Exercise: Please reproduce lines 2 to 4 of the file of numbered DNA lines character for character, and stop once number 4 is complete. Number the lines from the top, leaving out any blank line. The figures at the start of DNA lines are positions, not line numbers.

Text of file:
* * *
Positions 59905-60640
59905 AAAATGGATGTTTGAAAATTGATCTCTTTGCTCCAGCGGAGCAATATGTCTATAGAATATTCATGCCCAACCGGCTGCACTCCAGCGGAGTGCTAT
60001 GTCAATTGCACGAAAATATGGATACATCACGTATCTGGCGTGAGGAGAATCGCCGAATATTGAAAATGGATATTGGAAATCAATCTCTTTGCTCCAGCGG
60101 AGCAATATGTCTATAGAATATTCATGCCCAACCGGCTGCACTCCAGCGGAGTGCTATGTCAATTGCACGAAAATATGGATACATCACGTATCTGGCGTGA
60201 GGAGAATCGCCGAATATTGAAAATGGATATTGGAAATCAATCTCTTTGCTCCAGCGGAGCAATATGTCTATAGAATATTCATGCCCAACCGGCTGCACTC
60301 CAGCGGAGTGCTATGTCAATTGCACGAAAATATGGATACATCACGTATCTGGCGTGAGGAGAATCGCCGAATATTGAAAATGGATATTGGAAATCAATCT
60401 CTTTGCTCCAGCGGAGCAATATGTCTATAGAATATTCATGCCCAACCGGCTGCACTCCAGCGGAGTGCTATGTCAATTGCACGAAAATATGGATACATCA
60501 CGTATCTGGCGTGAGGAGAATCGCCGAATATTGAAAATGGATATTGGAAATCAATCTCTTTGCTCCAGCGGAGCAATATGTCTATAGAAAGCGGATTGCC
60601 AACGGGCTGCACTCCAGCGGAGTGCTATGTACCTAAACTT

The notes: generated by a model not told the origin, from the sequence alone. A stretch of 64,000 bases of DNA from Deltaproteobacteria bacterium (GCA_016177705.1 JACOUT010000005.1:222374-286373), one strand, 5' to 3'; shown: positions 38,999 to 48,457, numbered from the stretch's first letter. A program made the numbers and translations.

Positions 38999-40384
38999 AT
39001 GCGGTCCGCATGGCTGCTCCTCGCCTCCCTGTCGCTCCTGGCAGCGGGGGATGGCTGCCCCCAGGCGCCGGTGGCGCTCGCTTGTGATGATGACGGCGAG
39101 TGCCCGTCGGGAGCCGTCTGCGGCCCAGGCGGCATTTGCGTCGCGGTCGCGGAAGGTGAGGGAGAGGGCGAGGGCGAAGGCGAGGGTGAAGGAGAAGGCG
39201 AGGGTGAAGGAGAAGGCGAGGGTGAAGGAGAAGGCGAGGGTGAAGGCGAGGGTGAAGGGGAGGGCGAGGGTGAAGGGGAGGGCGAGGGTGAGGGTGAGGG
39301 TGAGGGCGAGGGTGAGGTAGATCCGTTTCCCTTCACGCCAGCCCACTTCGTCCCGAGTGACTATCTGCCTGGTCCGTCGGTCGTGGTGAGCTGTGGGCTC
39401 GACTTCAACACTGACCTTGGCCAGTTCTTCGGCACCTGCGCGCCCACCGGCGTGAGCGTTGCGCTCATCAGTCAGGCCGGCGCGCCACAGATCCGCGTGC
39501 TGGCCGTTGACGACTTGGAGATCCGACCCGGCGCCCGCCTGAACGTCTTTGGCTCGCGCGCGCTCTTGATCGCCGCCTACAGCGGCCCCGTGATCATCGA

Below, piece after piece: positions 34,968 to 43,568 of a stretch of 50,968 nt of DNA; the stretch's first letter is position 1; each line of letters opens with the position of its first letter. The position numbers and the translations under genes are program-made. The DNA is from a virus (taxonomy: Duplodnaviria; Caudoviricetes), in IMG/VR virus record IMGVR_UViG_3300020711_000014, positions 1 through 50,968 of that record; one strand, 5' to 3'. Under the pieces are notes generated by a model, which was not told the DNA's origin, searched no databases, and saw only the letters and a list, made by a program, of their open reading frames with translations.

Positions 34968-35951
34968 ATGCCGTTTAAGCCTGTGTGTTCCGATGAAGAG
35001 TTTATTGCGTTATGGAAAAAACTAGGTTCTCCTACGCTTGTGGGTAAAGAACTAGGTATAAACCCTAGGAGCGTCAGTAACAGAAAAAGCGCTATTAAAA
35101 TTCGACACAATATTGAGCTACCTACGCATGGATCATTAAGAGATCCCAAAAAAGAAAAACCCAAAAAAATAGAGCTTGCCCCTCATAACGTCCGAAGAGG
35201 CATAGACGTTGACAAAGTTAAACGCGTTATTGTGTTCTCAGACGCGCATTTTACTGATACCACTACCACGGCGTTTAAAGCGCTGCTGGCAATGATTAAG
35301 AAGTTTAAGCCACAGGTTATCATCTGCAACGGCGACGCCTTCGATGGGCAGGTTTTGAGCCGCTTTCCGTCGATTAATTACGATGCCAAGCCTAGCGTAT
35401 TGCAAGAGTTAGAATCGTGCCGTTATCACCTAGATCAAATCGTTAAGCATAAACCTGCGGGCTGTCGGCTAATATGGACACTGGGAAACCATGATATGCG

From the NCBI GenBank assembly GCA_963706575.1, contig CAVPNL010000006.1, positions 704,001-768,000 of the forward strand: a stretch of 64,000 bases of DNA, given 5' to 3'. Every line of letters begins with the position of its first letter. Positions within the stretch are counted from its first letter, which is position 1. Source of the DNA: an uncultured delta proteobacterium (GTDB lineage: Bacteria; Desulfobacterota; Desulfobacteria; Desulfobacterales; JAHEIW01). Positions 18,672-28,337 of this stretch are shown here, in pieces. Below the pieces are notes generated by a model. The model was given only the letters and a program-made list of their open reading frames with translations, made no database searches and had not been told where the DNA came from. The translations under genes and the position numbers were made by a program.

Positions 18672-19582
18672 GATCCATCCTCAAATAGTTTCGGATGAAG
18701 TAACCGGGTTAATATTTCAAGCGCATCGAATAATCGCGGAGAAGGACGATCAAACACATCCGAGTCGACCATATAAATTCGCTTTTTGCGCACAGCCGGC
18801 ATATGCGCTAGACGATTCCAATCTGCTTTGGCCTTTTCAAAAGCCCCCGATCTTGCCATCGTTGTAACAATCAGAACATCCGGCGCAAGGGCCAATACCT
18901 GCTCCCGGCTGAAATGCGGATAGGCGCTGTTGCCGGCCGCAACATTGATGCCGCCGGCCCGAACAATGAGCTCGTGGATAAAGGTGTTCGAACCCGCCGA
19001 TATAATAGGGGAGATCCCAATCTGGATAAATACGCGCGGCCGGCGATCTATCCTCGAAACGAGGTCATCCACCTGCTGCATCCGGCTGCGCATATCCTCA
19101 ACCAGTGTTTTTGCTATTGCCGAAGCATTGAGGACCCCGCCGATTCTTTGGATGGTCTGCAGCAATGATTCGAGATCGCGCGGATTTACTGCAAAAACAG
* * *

59905 AAAATGGATGTTTGAAAATTGATCTCTTTGCTCCAGCGGAGCAATATGTCTATAGAATATTCATGCCCAACCGGCTGCACTCCAGCGGAGTGCTAT
60001 GTCAATTGCACGAAAATATGGATACATCACGTATCTGGCGTGAGGAGAATCGCCGAATATTGAAAATGGATATTGGAAATCAATCTCTTTGCTCCAGCGG
60101 AGCAATATGTCTATAGAATATTCATGCCCAACCGGCTGCACTCCAGCGGAGTGCTATGTCAATTGCACGAAAATATGGATACATCACGTATCTGGCGTGA